This week I called up to Ballylanders in Co Limerick, where my good friend archaeologist Colum Hardy and a team of local volunteers are recording the historic graveyard known as Ladywell. Colum is employed by the Ballyhoura Development company who are currently recording all of the historic graveyards in the Ballyhoura area. Like the graveyard recording in the Knockmealdown area (Newcastle, Shanrahan and Tubrid Co Tipperary) which I have previously written about, the Ballyhoura project began with community training by John Tierney and Historic Graves in March 2012. A series of training programmes were put in place in a number of local communities. According to Colum ‘ With the ongoing and increasing interest and support and dedication from an army of volunteers from the Ballyhoura Region the project has continued with well over 70+ historic graveyards now recorded.’ As the graveyards are recorded the results are placed on the Historic Graves website . The work from the project has built up a huge genealogical repository of information for the region and is being availed of by people all over the world who have traced their roots to the area.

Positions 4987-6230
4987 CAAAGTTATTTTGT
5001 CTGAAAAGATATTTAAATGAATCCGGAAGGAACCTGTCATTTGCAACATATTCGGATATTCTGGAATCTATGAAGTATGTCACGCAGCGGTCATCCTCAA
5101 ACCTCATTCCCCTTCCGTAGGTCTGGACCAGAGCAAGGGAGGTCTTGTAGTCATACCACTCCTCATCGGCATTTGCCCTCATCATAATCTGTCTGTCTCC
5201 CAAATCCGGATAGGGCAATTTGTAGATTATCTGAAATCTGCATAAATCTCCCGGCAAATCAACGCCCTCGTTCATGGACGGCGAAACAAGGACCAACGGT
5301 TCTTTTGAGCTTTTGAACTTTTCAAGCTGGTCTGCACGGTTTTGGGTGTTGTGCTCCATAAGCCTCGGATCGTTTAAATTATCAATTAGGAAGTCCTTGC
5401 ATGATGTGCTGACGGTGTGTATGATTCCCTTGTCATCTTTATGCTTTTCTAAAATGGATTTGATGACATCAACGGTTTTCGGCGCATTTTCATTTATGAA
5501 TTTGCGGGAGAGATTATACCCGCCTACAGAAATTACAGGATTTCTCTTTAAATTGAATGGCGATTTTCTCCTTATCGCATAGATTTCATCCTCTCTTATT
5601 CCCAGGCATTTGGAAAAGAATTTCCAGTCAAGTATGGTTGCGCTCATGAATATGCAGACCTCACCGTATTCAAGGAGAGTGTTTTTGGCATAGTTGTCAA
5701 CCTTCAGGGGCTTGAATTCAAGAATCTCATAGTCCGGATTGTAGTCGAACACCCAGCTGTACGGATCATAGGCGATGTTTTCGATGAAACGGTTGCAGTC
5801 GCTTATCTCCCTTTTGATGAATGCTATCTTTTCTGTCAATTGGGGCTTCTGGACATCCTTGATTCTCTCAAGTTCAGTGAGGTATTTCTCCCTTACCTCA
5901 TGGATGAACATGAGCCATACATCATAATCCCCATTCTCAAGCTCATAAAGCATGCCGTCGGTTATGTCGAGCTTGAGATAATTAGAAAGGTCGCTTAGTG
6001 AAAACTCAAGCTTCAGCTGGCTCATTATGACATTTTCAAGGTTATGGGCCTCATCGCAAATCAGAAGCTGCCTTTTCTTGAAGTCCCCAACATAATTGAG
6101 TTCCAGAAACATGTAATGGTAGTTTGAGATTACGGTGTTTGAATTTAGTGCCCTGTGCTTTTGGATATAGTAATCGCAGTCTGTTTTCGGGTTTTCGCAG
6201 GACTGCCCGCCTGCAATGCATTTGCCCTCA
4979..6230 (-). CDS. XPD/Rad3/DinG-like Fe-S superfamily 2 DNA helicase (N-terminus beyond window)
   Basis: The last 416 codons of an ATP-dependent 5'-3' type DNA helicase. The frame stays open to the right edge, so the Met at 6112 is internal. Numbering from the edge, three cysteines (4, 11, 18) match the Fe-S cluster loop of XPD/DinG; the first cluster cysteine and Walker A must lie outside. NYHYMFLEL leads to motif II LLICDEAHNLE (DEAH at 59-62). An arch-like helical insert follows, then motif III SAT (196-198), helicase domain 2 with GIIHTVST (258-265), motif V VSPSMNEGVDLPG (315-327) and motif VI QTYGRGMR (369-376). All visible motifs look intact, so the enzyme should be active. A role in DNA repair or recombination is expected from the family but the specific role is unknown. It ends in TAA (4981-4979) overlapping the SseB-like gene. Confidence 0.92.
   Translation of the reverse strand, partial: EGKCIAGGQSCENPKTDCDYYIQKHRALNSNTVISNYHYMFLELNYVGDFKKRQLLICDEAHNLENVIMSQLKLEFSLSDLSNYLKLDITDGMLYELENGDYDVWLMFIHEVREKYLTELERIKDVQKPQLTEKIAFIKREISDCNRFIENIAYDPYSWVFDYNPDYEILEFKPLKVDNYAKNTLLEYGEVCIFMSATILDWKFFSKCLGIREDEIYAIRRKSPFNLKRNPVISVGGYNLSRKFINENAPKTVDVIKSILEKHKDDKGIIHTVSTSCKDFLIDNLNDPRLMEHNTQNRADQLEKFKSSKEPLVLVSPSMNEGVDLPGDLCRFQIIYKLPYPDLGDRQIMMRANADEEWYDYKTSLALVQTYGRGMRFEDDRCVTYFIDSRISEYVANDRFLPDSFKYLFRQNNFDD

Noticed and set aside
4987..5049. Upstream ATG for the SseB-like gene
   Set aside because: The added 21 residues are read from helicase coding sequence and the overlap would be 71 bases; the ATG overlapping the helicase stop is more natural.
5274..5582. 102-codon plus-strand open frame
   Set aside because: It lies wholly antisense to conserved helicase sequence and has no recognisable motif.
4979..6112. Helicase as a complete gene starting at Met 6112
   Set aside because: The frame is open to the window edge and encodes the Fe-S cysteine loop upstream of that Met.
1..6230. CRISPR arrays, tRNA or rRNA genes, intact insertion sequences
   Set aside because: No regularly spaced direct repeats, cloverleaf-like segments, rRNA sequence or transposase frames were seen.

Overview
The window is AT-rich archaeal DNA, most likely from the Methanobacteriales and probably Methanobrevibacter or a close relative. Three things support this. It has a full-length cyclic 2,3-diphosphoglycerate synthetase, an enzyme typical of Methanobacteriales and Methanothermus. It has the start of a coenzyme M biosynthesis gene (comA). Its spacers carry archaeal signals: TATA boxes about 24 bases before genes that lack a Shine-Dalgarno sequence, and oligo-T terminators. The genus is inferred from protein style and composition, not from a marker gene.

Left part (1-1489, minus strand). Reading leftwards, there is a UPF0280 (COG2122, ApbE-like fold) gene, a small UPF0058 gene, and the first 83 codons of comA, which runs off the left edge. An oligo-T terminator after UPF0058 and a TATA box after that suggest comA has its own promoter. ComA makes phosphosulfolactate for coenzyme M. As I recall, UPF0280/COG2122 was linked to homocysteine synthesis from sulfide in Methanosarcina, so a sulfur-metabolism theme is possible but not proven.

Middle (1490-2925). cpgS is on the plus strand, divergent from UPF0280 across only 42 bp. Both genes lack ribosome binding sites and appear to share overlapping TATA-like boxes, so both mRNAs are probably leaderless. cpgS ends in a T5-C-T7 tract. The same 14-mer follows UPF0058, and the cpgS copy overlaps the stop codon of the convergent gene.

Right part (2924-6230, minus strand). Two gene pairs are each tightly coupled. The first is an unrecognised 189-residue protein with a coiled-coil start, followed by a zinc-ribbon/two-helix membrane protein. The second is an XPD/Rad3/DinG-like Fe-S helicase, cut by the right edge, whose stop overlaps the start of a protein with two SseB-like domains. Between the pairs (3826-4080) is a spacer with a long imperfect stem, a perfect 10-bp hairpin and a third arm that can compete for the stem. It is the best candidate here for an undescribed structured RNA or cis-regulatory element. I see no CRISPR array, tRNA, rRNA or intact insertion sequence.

The graveyard surrounds a late medieval church which is now covered in a dense covering of ivy which obscures a pointed cut stone door way and an ogee headed window. According to the notice board the church is known as the spittle church. Interestingly ‘spittle’ as a placename element usually indicated the presence of a hospital. The townland to the east of the church is called Spittle.
The graveyard that surrounds the church has a number of fine examples of 18th and 19th gravestones. A number of the stones have images of the passion on it.
One of the oldest stones is found close to the east gable it is a simple slab with IHS design with a cross extending from the H. The left side of the stone is damaged but it is still possible to read the inscription.
This stone record the death of Daniel Cremin who died the 12th of Dec 1741 aged 70 along with Patrick Cremin who died Oct 7, 1776 aged 9 years. On the north side of the graveyard is an elaborate grotto which incorporates a holy well.
The well is known as Lady well and is dedicated the Blessed Virgin. The water from the well is traditionally held to cure sore eyes. According to the notice board at the site, in 1840 a rag tree once stood beside the well. The well is still visited by local people and a pattern still takes place here on the 15th of August.
List of Genealogical Sources for the area at http://visitballyhoura.com/index.php/2012/06/12/genealogical-resources/